Another is to imagine a triangle on the other person’s face around their eyes and mouth … then change your gaze every seven seconds from one point on the triangle to another.

And when in front of a large group, I divide the room into threes … like slices of pie.   Then I make sure I look at people in each slice as I speak.

By the way other research shows bosses tend to make more eye contact with workers they see as high performers.

So be confident and look ‘em in the eye.  It works every time.



media training

When is the last time you really listened to someone?

We have a problem in our communication skills – few people really LISTEN -- providing, of course, you can drag them away from their texts for a conversation.

My mother used to say you have two ears and one mouth for a reason. Put another way --- “Be a good listener. Your ears will never get you in trouble.”

I believe that the single most important key to success is to be a good listener.

But how do you do that in today’s world of short attention spans?

First-- be attentive -- use your eye contact … listen for twice as long as you speak.

Don’t check that aforementioned phone or watch … it’s just plain rude

And don’t be that person who looks over someone’s shoulder to see if there’s another more interesting someone behind them

Have positive body language-- lean in, don’t fidget or cross your arms and show empathy with your expressions

Be totally focused on the speaker with an open mind –meaning don’t simply wait for your chance to jump in … ask questions.

A good listener has a profound impact –they are memorable and listening to others stories will help you become a great communicator Remember this:

“Speak in such a way that others love to listen to you. Listen in such a way that others love to speak to you.”

Impostor Syndrome

Imposter Syndrome

The other day a client worriedly told me she “wasn’t the equal” of the other members of a panel she was on for a very large, very prestigious event.   And she asked: am I suffering from Impostor Syndrome. My answer: a resounding YES!!!

Imposter syndrome, by definition “is a psychological pattern in which an individual doubts their accomplishments and has a persistent internalized fear of being exposed as a "fraud".”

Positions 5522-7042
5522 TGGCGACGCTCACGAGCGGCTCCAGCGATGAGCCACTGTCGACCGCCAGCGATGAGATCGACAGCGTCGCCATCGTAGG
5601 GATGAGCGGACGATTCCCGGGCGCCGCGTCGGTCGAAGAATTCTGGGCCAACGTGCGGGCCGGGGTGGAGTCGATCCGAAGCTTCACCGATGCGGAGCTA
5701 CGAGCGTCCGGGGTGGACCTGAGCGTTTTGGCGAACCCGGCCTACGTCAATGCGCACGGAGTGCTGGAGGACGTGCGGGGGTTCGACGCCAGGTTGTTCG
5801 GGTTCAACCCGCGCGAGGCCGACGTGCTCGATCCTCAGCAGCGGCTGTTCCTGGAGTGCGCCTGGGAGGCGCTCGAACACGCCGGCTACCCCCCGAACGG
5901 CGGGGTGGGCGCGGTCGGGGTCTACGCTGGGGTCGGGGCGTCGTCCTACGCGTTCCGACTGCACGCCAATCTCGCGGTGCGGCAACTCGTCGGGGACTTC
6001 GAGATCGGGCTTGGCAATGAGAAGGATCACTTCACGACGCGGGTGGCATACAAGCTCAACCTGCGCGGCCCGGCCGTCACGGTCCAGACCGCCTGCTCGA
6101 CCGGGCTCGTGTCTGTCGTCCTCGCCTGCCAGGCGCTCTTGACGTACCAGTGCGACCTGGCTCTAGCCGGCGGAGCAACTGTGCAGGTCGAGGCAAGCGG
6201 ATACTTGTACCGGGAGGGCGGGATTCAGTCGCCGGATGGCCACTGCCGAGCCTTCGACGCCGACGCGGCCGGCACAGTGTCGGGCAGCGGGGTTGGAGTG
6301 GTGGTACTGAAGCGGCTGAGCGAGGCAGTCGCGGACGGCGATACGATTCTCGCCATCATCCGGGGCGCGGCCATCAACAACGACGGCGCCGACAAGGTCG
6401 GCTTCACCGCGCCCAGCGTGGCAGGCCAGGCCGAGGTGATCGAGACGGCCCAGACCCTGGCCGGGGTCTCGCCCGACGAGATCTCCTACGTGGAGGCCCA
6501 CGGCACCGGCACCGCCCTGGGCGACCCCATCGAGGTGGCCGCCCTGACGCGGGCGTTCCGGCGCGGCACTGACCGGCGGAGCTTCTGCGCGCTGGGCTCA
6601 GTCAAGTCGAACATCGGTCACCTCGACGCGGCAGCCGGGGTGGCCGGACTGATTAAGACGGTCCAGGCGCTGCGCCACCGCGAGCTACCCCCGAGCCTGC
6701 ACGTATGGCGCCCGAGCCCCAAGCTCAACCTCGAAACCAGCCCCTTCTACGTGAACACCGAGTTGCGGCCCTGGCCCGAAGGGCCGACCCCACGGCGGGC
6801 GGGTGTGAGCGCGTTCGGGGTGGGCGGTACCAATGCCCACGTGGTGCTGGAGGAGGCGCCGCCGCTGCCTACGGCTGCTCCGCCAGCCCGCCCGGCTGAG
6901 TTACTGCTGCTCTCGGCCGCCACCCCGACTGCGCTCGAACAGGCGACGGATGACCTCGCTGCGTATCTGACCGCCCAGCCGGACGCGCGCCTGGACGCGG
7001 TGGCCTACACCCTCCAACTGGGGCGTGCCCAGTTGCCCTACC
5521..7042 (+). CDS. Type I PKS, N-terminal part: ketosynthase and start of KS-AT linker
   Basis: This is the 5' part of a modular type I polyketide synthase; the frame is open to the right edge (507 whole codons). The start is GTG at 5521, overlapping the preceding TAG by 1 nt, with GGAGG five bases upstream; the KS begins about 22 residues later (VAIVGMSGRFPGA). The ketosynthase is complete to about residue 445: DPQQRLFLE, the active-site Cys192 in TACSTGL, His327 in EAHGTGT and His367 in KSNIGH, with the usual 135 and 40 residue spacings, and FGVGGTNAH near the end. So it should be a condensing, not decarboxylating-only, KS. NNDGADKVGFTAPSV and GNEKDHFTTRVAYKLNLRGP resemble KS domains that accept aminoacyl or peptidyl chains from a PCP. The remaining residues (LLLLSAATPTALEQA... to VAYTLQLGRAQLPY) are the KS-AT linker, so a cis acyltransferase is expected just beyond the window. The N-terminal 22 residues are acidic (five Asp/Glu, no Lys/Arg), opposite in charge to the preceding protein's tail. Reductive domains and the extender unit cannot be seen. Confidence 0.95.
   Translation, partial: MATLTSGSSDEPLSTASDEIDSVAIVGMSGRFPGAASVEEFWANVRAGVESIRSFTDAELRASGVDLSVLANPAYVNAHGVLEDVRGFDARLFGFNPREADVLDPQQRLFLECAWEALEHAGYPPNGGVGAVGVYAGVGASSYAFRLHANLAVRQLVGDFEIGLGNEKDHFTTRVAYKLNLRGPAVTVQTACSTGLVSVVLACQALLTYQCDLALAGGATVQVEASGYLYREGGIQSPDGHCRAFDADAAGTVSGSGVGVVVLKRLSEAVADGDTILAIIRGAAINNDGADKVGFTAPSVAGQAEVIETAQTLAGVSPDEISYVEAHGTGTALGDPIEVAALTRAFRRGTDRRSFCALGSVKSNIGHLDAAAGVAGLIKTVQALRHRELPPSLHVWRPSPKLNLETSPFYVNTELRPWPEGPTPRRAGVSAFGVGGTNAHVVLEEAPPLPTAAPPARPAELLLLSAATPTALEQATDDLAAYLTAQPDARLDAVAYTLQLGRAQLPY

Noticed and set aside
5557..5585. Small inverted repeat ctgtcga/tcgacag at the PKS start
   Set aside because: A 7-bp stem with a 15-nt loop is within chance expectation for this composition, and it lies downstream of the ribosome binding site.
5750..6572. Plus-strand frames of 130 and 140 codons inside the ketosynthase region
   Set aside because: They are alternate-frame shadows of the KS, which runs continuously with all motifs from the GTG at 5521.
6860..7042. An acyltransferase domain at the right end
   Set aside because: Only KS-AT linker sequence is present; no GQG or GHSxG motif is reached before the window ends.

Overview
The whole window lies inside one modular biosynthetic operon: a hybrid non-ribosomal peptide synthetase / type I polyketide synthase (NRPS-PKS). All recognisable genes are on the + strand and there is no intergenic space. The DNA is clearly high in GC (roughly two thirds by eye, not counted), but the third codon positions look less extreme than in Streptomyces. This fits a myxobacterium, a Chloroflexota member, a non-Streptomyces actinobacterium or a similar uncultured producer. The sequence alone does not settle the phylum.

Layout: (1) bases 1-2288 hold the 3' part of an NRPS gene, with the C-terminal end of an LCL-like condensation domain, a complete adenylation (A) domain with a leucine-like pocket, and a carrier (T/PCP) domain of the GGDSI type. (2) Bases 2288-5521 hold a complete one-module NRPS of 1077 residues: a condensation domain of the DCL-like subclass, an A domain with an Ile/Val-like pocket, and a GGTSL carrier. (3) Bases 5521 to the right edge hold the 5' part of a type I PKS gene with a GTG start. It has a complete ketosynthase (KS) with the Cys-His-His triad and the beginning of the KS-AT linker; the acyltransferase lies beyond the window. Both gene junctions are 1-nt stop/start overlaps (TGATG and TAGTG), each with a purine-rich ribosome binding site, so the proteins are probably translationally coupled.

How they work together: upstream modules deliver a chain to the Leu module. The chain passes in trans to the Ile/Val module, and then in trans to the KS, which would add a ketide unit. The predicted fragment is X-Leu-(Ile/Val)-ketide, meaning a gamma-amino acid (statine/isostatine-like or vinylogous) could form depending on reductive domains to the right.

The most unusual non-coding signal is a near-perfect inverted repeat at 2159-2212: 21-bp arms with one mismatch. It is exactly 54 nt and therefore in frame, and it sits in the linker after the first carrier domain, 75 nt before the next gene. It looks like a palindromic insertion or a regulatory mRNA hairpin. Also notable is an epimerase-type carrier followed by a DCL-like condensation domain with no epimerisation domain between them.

So to ensure I’m not being an imposter writing about this …  I googled it. And discovered really cool, really successful people feel the same way … like Tina fey and John Steinbeck … even Maya Angelou … who wrote “I have written eleven books, but each time I think, ‘uh oh, they’re going to find out now. I’ve run a game on everybody, and they’re going to find me out.’ “

Guess what … one study suggests 70% of us experience imposter syndrome at some point in our careers.   

Plus I believe the problem is only getting worse because of Instagram and Facebook – we fall into a trap of comparing ourselves with others.  On face value, it seems they have authentic lives and ours sucks. The truth is usually something far different.

So what do we do when the feeling overwhelms us – that we’ll be “FOUND OUT”?

First: write down your accomplishments.  Lists make you realize what you truly have done.  Your concrete value.

Stop trying to be perfect.  That pressure leads to the syndrome.

Remember compliments:  that reinforcement will bolster confidence.

And take some action --- talk to your mentor or friends, risk doing that panel, conquer your fears.  And believe it or not, smiling helps.

As I told my client … you’ve earned the spot … and never forget -- you know more than the audience-- otherwise they wouldn’t be there and neither would you.  

Plus:  true imposters don’t suffer from the imposter syndrome.   It would never occur to them!